Every time I went from one doctor or nurse to another I had to give my name and birthdate which they checked against my name bracelet and the folders they had. This is good. A guarantee they would not operate on my knee instead of my face.

But then Patrick had put an X on my right cheek. Rick asked if he could draw a complete treasure map.

Anyway, it's over. I'm home but with amazing little energy and also almost no pain. Just looking like a lopsided chipmunk. Maybe Chip and Dale want a friend.

Tuesday, July 23, 2013

Skeleton thoughts

I've scheduled two book readings in September and this morning I was thumbing through Murder in Paris trying to decide what to read.

When reading from a mystery it is always a challenge to select something that will entice readers to buy the book without spoiling the story.

Rather than make a selection, I couldn't stop looking at the cover. The skeleton photo was taken by my talented housemate. It had been unearthed from our commune church's sub-sub floor during a renovation.

The skeleton had died over 1300 years ago when Corsier was much different...woods and fields. He had been buried almost six centuries before the church was built over him and the other skeletons that were found.

When he died, he could never have imagined what life would have been like in 2013. At that time, he probably couldn't read, although if he were one of the Romans traipsing through the area, maybe he could have.

However, the idea of a mass produced book in pre-printing press times would have been beyond comprehension as would a photograph of his skeleton. There was no way he could have envisioned that the photo of his skeleton would also be available to anyone with an internet connection anywhere in the world.

I'd love to know more about him. Was he a Roman soldier, a local farmer, married, father? What did Corsier look like to him? The nearby grave to his with a woman and baby, were they his wife and child? What were his dreams, his hopes?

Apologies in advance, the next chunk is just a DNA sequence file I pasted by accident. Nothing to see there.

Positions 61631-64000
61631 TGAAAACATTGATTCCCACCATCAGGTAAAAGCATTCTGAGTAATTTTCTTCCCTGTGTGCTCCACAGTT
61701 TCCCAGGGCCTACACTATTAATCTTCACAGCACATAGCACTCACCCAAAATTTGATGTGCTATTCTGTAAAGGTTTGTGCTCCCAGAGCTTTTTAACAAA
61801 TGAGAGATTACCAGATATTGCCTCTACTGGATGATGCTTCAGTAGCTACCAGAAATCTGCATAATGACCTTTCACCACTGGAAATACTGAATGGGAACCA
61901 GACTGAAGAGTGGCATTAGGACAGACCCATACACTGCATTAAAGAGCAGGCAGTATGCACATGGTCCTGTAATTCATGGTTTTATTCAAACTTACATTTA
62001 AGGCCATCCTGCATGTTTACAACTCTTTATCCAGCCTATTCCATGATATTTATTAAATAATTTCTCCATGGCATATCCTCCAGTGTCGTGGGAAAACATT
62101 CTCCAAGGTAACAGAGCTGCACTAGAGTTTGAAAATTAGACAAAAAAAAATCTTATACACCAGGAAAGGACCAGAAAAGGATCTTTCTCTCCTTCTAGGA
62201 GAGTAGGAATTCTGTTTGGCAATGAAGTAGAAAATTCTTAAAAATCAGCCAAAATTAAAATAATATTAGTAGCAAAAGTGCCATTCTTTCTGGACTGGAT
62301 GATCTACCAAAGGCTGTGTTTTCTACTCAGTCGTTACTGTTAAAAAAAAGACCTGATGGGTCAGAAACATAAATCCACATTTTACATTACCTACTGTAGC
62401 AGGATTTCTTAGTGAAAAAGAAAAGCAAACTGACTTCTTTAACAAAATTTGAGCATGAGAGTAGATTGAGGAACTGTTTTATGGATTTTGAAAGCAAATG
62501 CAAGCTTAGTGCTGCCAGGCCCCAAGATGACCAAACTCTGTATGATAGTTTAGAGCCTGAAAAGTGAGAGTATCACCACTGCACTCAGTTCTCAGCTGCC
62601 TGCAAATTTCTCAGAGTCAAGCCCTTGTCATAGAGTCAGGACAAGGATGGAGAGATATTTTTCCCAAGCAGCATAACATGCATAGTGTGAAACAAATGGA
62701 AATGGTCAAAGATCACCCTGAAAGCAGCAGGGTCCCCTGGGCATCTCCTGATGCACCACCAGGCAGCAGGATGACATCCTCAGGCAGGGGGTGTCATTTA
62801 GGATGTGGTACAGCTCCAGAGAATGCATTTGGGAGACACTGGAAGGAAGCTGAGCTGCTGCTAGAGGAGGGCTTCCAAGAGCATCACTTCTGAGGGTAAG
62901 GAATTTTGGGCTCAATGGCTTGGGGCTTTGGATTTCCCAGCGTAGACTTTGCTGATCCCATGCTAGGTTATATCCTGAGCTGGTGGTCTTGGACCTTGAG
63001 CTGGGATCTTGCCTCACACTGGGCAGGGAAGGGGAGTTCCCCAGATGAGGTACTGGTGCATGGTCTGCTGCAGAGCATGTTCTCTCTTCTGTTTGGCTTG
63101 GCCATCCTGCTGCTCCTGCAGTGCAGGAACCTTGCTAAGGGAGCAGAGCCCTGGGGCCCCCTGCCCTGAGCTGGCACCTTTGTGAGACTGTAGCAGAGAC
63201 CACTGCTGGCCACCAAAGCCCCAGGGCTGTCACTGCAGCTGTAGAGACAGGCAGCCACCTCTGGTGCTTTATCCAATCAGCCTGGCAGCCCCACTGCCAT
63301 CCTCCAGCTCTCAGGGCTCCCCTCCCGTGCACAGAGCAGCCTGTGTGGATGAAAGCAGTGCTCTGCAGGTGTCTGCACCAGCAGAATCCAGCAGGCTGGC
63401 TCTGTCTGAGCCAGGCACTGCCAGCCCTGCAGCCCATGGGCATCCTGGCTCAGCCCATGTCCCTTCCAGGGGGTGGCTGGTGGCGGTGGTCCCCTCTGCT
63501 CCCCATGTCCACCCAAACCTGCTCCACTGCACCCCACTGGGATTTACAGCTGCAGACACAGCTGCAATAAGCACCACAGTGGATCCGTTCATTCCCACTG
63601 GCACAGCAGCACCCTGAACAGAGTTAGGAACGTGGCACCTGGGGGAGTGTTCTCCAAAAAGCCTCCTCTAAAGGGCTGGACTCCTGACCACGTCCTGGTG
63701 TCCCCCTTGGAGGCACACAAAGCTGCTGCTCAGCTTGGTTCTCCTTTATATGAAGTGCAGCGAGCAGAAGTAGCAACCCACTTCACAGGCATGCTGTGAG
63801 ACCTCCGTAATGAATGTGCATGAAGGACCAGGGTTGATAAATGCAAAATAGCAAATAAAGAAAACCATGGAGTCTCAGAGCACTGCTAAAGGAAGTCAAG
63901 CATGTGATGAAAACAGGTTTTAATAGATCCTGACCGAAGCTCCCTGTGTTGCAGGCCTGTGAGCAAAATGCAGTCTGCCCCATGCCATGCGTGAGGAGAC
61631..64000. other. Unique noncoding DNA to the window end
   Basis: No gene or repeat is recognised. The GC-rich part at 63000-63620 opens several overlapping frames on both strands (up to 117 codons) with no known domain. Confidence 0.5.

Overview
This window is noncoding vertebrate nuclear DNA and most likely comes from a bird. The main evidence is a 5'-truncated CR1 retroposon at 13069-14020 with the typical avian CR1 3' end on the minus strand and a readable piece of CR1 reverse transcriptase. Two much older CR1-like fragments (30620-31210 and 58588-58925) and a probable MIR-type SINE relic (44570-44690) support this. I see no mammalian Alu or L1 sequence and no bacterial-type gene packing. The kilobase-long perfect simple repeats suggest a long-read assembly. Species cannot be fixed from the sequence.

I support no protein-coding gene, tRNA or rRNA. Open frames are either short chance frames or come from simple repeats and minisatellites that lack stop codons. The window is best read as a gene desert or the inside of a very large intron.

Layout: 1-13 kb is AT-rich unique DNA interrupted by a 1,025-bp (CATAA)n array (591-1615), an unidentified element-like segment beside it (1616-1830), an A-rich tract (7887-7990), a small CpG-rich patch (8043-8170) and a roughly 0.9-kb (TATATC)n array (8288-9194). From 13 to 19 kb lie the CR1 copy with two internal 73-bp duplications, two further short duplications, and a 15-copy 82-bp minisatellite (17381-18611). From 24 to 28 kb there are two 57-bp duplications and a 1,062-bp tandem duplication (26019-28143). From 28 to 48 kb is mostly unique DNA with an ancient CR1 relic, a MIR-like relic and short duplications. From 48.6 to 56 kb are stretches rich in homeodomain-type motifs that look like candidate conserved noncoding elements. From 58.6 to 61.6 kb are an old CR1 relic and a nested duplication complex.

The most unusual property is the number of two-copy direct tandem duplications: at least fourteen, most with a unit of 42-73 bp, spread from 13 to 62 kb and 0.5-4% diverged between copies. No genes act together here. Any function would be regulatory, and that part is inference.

Of course, I'll never know the answers to these questions just as he'll never know that part of him would be visible to the world centuries after his death.

Sunday, July 21, 2013

Lush summer lunchtimes

The French country side is so lush. Between the rain and heat every thing is so green. Grapes, corn and other unidentifiable crops are pushing their way up. The major hail storm that destroyed so much in Geneva, didn't make it across the border.

Each village has planted do many flowers that eyes almost get tired looking at all the colours.

Although the original idea was to look at couches in France and afterwards eat at the Chinese buffet, sheer summer laziness and the fact that both my housemate and I were writing so well, gave way to just the idea of going to France for just the buffet.

Compared to my first Chinese buffet in Florida near my stepmom's house, this buffet has about 25% of the offerings. Still there is far more that anyone person can possibly eat. For me the treats are noodles, shrimp, noodles, onion rings, noodles, veggies, noodles, chicken wings, noodles, onion rings, noodles, rice and did I say noodles.

My housemate has a different set of priorities, but we still find room from dessert.

Although it is not Chinese, I always go for île flottante (recipe also known as oeufs à la neige. This time I added a small slice of watermelon. Even after several decades I still remember how upset my mother was when my brother and I shot watermelon seeds and they stuck to the kitchen ceiling. Watermelon was banished from the house for the rest of the summer.

Just another of those lovely days.

The interesting parts of doctors appointments

Outside HUG, there's a solar operated trash disposal. When it is full, it calls its home office and the owner comes and empties it.

Doctor's appointments aren't all that fun, but I have to admit this one in an old mansion with antique furniture and gorgeous art work certainly was interesting. My housemate says either Sophia Loren or Audrey Hepburn lived almost next door. I don't know if they used the same doctors.

 The staircase in this medical building called for me to walk down with a long flowing dress. My jeans just didn't make the same impression.

Friday, July 19, 2013

Surgery as birthday present

cropped images,cropped pictures,healthcare,medical equipment,medical instruments,medicine,PNG,stethoscopes,transparent backgrounds